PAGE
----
Tralfaz was the original name of the lovable pet dog that the Jetson’s adopted. One of my first pets was an Old English Mastiff who was named Astro in a tip of the hat to Astro Jetson. When it was time to pick a domain name in 1998, Tralfaz was my choice, but sadly, the .com variant was already taken (and has remained off the market), so I picked Tralfaz.org.
Geoff Anderson, the site owner, has been a long time technology fan, starting with disassembling a calculator in the early 1970’s to see what made it tick (it was rather primitive, and I figured out what many of the discrete parts did (decade counters, and the such)). I fell in with computers in 1979 or 1980. We were a lucky school district that got an Apple ][ lab early. I learned Basic programming, simple graphics, and how a computer worked. Buying my own Apple was out of the question, as even with a paper route, I could never have come up with the $2700 that a base Apple ][+ system, with a disc drive and a monochrome monitor ran
My first computer was an expensive (for me) Atari 800. It had a whopping 48K bytes of RAM, and a disc drive. I had it connected to a TV, and I was in heaven. I absorbed every piece of information that I could about it, programming in Basic, and dabbled with assembly language (how else was I to learn how to copy protected software?). Ultimately I used that box to run a BBS, an early point to point communication system. The one I used was FoReM (Friends of Ricky Moose), and was largely written in basic with some really cool machine code captured in special strings. Over the years I added double sided, quad density disc drives, 8″ disc drives, and finally moved to an Atari 520 ST, my first flirtation with a 16bit processor. I ran the BBS on that as well, and graduated to a whopping 20 megabyte hard disc drive. I still pale when I think about how much that Seagate ST225 cost.
It was a fun time, hacking that system. Eventually, I built an IBM PC Clone with a Mylex 386 motherboard, a 40megabyte HD, and 2 megs of ram. I remember running QEMM386 to use all the memory, and the useless error messages it gave were amusing.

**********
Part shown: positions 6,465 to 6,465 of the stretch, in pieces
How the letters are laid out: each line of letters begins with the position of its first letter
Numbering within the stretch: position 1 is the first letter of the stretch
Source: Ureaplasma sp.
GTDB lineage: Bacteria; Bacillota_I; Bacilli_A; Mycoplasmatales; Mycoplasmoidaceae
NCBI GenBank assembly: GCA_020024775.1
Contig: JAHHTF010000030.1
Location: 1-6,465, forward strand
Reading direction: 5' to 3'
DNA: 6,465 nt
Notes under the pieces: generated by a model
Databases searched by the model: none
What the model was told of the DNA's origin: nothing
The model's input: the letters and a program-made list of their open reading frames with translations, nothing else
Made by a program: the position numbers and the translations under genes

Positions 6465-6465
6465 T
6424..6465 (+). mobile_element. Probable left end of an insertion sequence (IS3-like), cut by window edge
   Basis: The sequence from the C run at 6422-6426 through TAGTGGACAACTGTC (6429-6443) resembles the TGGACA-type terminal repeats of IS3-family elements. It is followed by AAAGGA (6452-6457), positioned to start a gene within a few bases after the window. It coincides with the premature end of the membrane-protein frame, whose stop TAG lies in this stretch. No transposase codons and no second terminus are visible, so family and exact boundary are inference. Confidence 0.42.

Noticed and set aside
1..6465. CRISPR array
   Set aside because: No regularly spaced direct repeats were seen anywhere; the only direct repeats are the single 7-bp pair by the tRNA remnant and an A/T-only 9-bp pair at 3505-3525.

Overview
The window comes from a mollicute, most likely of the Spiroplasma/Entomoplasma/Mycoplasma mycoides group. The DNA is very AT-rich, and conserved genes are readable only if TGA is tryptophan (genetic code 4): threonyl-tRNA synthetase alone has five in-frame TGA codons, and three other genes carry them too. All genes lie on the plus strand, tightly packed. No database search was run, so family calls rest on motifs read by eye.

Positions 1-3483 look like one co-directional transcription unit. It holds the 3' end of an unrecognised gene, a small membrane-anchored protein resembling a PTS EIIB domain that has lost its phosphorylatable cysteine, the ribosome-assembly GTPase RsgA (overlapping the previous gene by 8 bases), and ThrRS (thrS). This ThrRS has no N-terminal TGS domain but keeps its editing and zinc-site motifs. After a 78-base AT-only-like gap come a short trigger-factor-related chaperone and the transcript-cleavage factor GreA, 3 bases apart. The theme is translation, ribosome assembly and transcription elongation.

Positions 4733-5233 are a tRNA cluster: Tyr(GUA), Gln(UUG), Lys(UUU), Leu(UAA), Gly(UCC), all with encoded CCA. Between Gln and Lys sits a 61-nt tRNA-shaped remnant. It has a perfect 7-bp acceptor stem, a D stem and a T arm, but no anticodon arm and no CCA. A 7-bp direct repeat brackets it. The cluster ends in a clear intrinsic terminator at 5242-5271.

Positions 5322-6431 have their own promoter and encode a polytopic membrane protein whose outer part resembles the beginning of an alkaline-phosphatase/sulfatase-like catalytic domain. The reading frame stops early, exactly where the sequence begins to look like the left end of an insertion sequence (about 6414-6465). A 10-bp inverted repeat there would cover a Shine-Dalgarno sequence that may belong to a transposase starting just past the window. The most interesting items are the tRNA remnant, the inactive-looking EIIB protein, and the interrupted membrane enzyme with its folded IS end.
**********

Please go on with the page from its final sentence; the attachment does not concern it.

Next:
A mess of clones filled my life, until I bought my first Mac. It was a Mac SE, the one with the 6″ monochrome monitor built in. It got upgraded to an SE/30 with the “hot” motorola 68030 processor. That got me through college, and even some contract work.
Then the Internet started happening, and I jumped on the Windows bandwagon. 3.11 WFW, then Windows 95, 2000, XP, Vista and now Win 7. I also am a Mac user (typing this on my most recent box, a MacBook Pro, 15″ unibody.)
My career has been a bit convoluted as well. I began in newspaper delivery, graduating to food service. I gravitated to cooking, and cooked my way through college. Unfortunately I graduated at a bad time, so I continued after college until I found an entry level position as a chemical technician at a wafer fab. I quickly ascended the ladder and ended up as a process engineer, working weekends, and becoming savvy with instrumentation. From there I moved to an applications engineer role and jumped to Product Management where I remain to this day.
I have worked in Semiconductor equipment (photo lithography, plating and wet etch), surface metrology, networking and communications, and most recently in telecommunications.
My education is BSc. Physics with a minor in mathematics, and I have completed the major coursework for a MSc. Physics, with a concentration in computational physics.
I have been fortunate to be able to travel extensively for work, spending time in Asia and Europe, as well as many parts of the US.
I currently live in San Jose, California with my wife, and two rescued Racing Greyhounds. Astro lives on in my memory, and in the name of this site.